Dropped from rolls - this record will give a date of death or other circumstance which required the widow to be dropped from the rolls. In this particular example, note the odd phrasing: "I have the honor to report that the name of the above-described pensioner who was last paid at $12, to Nov. 4, 1913, has this day been dropped from the roll because of death Nov. 23, 1913."

Note: Some pension files with early certificate numbers may include a cover page to the file which lists the name of the soldier; company, regiment, and state of service; the name of the widow, often with her maiden name; and the names of any dependent children. It also lists which of the above documents are within the file.

As the Civil War Widows' Pensions project has evolved, the cover page has also been through some changes. In pension files with higher certificate numbers, the page looks like this, with a soldier's service information, the names of the pensioners, and their relationship to the soldier. The form was created during the digitization process, and like the earlier cover pages, is not part of the original case file.

Using the collection

story image(s) 2 images

Records are arranged by state of service, then branch of service. Next, by regiment, then company, and veteran's name. The widow's pension is found under her husband's name.

If a widow's certificate number is printed on a Civil War soldier's pension index card (T289), available at Fold3 - Pensions Index, Civil War to 1900 - search on that number to locate the widow's pension file. To search on the certificate number, be sure to include WC (for "Widow's Certificate") plus the number, as in WC94381.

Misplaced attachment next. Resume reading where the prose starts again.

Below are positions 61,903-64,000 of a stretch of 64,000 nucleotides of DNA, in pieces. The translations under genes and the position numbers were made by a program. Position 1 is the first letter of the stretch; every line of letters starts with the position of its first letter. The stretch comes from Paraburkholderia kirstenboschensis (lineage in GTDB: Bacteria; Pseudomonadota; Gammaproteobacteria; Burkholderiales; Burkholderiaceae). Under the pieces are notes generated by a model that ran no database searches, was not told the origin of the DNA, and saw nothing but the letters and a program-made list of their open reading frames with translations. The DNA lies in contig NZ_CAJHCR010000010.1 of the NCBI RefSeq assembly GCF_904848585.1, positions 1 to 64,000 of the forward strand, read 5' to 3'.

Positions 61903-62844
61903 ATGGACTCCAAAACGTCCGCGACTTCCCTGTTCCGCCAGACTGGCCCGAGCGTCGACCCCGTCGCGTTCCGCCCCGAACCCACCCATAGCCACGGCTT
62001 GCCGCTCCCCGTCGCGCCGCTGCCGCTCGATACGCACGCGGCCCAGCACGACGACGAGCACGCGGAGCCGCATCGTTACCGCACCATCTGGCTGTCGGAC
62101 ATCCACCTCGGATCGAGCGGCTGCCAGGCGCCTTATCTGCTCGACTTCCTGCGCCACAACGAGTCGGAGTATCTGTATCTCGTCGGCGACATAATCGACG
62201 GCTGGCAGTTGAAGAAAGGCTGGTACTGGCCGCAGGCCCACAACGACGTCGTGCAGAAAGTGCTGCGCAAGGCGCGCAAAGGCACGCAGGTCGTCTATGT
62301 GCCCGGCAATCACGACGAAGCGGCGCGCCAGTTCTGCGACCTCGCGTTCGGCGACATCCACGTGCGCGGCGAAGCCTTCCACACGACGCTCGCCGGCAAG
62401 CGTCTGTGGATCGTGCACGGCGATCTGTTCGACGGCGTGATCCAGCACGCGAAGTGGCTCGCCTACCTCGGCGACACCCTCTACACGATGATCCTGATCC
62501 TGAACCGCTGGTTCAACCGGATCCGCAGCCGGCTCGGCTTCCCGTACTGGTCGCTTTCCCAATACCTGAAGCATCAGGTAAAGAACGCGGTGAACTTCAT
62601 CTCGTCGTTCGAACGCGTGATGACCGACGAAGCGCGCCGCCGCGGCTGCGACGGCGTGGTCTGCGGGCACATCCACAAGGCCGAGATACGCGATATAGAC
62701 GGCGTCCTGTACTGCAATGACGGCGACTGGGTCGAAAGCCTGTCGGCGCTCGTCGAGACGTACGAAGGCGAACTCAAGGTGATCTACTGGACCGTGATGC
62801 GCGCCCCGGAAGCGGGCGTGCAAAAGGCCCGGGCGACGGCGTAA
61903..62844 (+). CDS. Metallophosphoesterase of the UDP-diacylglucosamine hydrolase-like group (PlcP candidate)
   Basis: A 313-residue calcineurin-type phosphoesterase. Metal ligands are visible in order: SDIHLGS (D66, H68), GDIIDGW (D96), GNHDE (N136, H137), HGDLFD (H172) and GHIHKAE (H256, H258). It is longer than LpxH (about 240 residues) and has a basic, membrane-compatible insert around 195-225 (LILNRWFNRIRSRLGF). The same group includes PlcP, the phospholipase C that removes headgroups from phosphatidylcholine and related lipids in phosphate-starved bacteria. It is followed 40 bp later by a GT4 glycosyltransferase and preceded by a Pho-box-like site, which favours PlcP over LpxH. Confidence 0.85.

Because the images in these files are digitized from the original paper records, most of which are over a hundred years old, there may be instances where you will need to view side-by-side images to see the full page. The two images presented here are an example of this where a weight keeping a page flat covers part of the document. Another shot, after moving the weight, brings the rest of the page into view.

Many of the first files scanned included a target page written by volunteers at NARA. These should not be considered part of the original application file.

Digitization of this collection is the result of a partnership between FamilySearch, NARA, and Fold3. In addition to name, state, regiment, company, and pensioner given name, the pension files are also indexed by Widow's Certificate number (WC#).

Related resources

Posts from NARA's online edition of Prologue.

"A Civil War Widow's Story" - Adelia Springer's pension file, including the photograph, begins here.

"The Real Widows of the Pension Office" - The "real widow" in the article, Henrietta Kane, was the wife of Thomas Kane, Jr. Her claim for a widow's pension begins here.

When will my ancestor's pension be online?

story image(s) 2 images